Pandemic-related liability shields are saving lives

Little noticed among the plethora of writings about the COVID-19 pandemic, vaccines, and other actual or potential drug therapies is the topic of liability prevention. When pharmaceutical makers are compelled to produce vaccines or other treatments to combat pandemics, they understandably may be reluctant to do so if it could result in billions of dollars of liability exposure. The law should provide clear protections for these innovating manufacturers now so we are better prepared for future pandemics and other health crises.

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The Secrets to the Best Dry Martini You’ll Ever Have

This is my last column for Half Full. Over the past five-and-a-half years, I’ve been lucky enough to write a great number of them here, on any topic I found interesting. Anything from the crucial role African American bartenders played in the development of the American way of mixing drinks; to the history of America’s oldest whiskey brand, Old Overholt; to the difference between Aristotelian bartending and Platonic bartending; to the epic, or at least epically long, story of New Orleans’ oldest bar (in four parts, no less); and a whole lot of other things besides.

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The Secrets to the Best Dry Martini You’ll Ever Have

This is my last column for Half Full. Over the past five-and-a-half years, I’ve been lucky enough to write a great number of them here, on any topic I found interesting. Anything from the crucial role African American bartenders played in the development of the American way of mixing drinks; to the history of America’s oldest whiskey brand, Old Overholt; to the difference between Aristotelian bartending and Platonic bartending; to the epic, or at least epically long, story of New Orleans’ oldest bar (in four parts, no less); and a whole lot of other things besides.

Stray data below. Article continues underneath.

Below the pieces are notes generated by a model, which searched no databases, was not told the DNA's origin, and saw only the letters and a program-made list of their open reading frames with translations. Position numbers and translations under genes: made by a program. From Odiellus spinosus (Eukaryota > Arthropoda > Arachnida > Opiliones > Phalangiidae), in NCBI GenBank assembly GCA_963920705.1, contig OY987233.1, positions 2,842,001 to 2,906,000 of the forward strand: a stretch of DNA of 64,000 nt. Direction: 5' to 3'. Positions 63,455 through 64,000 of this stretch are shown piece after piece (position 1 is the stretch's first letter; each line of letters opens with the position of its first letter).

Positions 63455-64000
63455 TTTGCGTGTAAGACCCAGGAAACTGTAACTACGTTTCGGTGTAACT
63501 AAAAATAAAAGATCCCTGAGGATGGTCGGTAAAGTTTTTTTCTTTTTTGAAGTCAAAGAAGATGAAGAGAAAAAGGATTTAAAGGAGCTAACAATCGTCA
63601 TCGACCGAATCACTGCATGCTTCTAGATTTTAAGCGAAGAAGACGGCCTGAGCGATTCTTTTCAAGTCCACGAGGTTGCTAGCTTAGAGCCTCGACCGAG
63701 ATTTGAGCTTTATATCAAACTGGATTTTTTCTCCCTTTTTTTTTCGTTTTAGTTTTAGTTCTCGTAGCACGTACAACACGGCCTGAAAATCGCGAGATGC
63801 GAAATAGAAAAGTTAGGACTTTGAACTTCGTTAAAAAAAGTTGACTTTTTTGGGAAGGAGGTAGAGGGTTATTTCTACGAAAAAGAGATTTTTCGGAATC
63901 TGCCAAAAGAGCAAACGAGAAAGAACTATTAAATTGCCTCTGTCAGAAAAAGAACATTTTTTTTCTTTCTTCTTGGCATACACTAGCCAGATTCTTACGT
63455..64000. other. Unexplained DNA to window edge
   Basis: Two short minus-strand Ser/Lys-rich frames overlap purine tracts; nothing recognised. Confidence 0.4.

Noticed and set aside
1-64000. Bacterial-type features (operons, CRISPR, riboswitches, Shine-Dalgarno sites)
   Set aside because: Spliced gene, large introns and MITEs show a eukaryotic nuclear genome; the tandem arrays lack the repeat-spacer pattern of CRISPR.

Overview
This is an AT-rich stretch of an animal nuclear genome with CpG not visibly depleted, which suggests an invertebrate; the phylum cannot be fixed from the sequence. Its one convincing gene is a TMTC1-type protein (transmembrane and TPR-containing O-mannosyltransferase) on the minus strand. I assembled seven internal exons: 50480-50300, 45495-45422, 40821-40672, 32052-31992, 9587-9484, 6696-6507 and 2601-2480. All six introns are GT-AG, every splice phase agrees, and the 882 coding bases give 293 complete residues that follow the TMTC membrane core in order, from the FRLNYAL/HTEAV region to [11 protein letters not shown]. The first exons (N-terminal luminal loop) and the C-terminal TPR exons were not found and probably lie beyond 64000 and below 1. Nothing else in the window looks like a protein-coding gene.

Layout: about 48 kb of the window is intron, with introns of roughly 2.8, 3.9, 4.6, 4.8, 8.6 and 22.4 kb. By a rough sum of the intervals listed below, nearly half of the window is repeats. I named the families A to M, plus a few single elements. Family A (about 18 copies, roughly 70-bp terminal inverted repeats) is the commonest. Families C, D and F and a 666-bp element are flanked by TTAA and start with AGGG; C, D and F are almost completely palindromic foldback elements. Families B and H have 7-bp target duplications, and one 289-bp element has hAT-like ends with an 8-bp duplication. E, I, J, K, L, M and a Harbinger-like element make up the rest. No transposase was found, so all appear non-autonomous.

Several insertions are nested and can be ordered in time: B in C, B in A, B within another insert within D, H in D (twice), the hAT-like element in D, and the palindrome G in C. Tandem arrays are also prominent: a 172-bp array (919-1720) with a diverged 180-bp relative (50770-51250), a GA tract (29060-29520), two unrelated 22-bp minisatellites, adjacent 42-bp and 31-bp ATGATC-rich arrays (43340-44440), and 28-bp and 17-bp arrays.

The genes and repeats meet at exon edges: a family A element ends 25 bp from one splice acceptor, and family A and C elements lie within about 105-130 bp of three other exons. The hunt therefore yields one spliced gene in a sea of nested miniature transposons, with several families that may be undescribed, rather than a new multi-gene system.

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‘Fox & Friends’ Host Claims Buttigieg’s Infrastructure Plan Is Just Like Segregation

Fox & Friends co-host Brian Kilmeade on Thursday compared Transportation Secretary Pete Buttigieg’s proposed allocation of infrastructure funds to how things were in America when segregation was legal.
Appearing as a guest on Tucker Carlson Tonight, Kilmeade pounced on the secretary’s comments on MSNBC last week about racial gaps in usage of certain forms of transportation. Buttigieg also recently stressed that infrastructure decisions he makes have an inherent racial and climate component, something he has repeatedly said.

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The Supreme Court Appears Ready, Finally, to Defeat Affirmative Action

Opponents of affirmative action in university admissions couldn’t possibly have had better news than the Supreme Court’s announcement on Monday that it will hear two cases organized by Edward Blum, the anti-affirmative-action crusader. The first, a lawsuit against Harvard alleging that it discriminates against Asian American applicants, was unsuccessful in federal district court in Boston, and unsuccessful again in the First Circuit Court of Appeals. It’s hard to imagine that the Supreme Court took the case because it wanted to affirm the lower courts’ rulings.